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SC House “Republicans” Livid Over #ProbeGate Reports




Rank-and-file “Republican” members of the S.C. House of Representatives are demanding answers from their leaders in the wake of our recent reporting about an ongoing anti-corruption investigation at the S.C. State House.

Specifically, members are upset that they have been kept “out of the loop” regarding a massive discovery request sent to House GOP leaders by the S.C. State Law Enforcement Division (SLED).

The request seeks an “expansive amount of material,” one lawmaker told us.

Another claimed the document production request – which was issued in conjunction with the ongoing probe of alleged legislative corruption led by S.C. first circuit solicitor David Pascoe – amounted to a “declaration of war against the GOP Caucus.”

Others accused Pascoe of straying from the parameters of the original investigation in an effort to score political points.

“He’s gone well outside the bounds of his statutory authority as designated by the attorney general,” one GOP lawmaker from the Midlands region of the state told us upon being informed of the breadth of SLED’s request.

Members seem to be most upset, though, that several of their top leaders – including Speaker pro tempore (and former solicitor) Tommy Pope – have appeared exceedingly eager to cooperate with Pascoe’s probe.

“The House Republican leadership is blindly following the direction of a speaker pro tempore more focused on gubernatorial ambition than protecting dozens of vulnerable House members from a partisan political witch hunt,” a source close to several Upstate GOP lawmakers told us.

Wow … them’s fightin’ words!

These members are reportedly quite concerned that they will somehow be ensnared by the disclosure of records unrelated to the original parameters of the investigation.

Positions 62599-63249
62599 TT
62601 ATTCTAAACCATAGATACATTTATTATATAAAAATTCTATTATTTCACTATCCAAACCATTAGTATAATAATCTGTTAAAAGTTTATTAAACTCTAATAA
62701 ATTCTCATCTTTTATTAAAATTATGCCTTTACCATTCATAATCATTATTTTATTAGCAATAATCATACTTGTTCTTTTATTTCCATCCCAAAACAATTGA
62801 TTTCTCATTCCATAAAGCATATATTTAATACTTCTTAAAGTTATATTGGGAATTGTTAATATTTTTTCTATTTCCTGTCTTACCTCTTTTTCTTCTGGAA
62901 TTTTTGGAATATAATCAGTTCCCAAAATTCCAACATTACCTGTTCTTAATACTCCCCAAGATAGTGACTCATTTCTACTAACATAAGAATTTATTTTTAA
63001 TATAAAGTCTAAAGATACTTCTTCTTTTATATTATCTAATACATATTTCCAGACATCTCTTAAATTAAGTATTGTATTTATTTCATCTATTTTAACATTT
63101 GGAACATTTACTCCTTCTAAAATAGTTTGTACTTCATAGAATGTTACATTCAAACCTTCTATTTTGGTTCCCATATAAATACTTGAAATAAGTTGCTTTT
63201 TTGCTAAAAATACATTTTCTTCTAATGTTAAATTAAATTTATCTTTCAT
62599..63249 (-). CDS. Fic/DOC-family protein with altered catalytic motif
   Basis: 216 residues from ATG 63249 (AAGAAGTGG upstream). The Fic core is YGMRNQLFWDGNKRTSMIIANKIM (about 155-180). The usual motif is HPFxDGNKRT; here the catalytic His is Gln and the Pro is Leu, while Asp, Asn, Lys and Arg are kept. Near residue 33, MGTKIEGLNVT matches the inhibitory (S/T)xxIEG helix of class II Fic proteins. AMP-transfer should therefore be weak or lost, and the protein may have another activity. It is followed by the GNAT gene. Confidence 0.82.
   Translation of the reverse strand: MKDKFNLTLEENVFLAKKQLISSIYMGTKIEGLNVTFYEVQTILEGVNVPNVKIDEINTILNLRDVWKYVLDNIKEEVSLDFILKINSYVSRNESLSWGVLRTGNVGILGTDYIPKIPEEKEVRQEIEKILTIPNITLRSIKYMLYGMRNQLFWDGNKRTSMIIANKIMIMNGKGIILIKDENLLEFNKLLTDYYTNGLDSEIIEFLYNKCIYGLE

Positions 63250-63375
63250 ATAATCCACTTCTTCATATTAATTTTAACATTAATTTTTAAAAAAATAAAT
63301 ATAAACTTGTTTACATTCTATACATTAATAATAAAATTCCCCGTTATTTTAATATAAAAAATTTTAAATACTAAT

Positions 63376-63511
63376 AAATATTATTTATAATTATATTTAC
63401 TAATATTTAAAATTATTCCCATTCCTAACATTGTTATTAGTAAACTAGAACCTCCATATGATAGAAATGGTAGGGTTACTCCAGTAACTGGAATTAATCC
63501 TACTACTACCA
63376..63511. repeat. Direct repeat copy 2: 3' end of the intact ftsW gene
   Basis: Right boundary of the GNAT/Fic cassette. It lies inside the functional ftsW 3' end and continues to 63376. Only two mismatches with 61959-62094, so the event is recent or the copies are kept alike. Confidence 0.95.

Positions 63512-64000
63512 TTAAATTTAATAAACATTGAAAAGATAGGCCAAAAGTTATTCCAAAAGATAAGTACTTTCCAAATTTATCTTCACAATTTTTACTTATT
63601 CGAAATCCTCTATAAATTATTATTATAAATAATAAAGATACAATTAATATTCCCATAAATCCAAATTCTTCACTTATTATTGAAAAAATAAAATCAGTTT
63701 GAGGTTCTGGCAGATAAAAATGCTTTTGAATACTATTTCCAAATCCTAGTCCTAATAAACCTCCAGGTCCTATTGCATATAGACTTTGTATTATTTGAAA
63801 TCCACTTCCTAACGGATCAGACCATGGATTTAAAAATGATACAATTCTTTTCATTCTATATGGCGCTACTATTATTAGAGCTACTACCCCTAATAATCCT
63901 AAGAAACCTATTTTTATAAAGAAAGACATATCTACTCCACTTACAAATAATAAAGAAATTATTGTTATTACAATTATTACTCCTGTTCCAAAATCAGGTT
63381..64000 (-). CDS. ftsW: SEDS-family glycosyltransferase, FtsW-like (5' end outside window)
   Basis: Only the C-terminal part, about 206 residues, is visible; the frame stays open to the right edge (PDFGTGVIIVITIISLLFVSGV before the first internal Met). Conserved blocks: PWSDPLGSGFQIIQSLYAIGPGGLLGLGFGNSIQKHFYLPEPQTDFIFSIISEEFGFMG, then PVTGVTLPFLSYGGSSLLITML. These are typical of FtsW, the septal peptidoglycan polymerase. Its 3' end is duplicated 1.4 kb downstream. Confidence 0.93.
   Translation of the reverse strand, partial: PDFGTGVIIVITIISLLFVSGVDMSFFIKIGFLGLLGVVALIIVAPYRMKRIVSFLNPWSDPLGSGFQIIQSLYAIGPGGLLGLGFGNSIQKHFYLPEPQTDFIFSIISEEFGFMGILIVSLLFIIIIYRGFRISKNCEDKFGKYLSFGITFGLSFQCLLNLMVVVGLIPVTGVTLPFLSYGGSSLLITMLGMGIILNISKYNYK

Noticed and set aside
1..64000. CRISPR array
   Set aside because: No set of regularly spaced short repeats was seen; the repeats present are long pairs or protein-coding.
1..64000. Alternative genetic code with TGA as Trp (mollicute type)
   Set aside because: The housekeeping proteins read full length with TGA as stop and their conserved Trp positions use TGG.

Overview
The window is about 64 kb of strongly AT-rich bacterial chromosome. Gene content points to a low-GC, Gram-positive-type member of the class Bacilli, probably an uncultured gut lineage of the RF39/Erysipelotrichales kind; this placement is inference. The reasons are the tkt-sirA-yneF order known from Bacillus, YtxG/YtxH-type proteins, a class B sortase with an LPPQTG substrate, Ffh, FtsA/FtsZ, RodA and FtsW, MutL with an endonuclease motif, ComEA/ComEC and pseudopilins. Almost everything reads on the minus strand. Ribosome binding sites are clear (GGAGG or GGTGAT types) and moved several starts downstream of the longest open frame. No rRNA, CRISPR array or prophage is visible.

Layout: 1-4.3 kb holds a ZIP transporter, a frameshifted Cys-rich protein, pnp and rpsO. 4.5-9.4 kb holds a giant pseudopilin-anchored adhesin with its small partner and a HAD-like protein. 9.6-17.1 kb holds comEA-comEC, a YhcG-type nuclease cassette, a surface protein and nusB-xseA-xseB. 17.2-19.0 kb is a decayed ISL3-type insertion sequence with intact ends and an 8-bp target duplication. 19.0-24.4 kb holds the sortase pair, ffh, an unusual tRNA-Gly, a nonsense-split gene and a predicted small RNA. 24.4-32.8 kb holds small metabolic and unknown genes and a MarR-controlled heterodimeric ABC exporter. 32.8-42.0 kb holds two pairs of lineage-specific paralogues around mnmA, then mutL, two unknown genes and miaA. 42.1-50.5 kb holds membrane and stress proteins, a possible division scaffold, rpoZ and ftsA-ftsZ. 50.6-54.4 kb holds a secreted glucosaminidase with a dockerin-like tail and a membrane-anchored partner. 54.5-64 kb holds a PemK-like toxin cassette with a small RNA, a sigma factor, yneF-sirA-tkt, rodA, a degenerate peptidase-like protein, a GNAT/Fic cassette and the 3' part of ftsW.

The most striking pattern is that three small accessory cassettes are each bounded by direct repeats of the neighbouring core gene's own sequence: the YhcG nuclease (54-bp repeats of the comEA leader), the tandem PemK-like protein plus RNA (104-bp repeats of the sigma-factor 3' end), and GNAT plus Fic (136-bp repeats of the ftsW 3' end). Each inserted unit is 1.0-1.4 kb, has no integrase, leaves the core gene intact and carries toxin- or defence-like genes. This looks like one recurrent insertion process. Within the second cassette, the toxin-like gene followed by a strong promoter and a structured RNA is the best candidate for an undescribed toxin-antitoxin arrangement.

The source went on to accuse Pope of invoking “the Haley playbook,” of trying to position himself as “some super transparent crusader against legislative corruption.”  That’s a reference to S.C. governor Nikki Haley, who ran against legislative opacity in 2010 as a gubernatorial candidate only to habitually embrace such secrecy once she had arrived on the statewide stage.

Pope is one of two announced GOP gubernatorial candidates.

Haley benefited from a legislative whitewash of her misdeeds back in 2012, incidentally – one of many “selective enforcement” fiascos that have contributed to the current public clamor for accountability.

Given the high-profile nature of this case, few expect Pascoe’s probe to end with a dud.  But how many lawmakers does he intend to indict?  And on what grounds?

Lawmakers are exceedingly nervous about that …

“How many of the more than thirty, unsuspecting innocent legislators whose reputations Pope is gambling with are prepared to have their names unnecessarily sullied?” the source asked.  “If you ask me, the so-called Speaker pro tem isn’t speaking for anyone but himself these days.”

Pope has affirmed his closeness to Pascoe – as well as the state’s other fifteen solicitors.  He’s also stated that “anyone engaging in potentially criminal activity” ought to be held accountable for it.

We agree …

As we noted in our previous coverage, we hope this investigation casts a wide net – and we believe the House ought to comply fully and immediately with whatever discovery requests it receives.

After all, it’s obvious self-dealing is rampant at the S.C. State House – which is why lawmakers have fought so hard to preserve their notorious capacity for self-policing.  And their exemptions from transparency.

Having said that, we’ll be very interested to see the extent to which Pascoe is statutorily authorized to investigate beyond the scope of his initial referral (i.e. the lawmakers S.C. attorney general Alan Wilson claimed he could not prosecute due to undisclosed conflicts of interest).

Stay tuned …

(Banner image via Travis Bell Photography)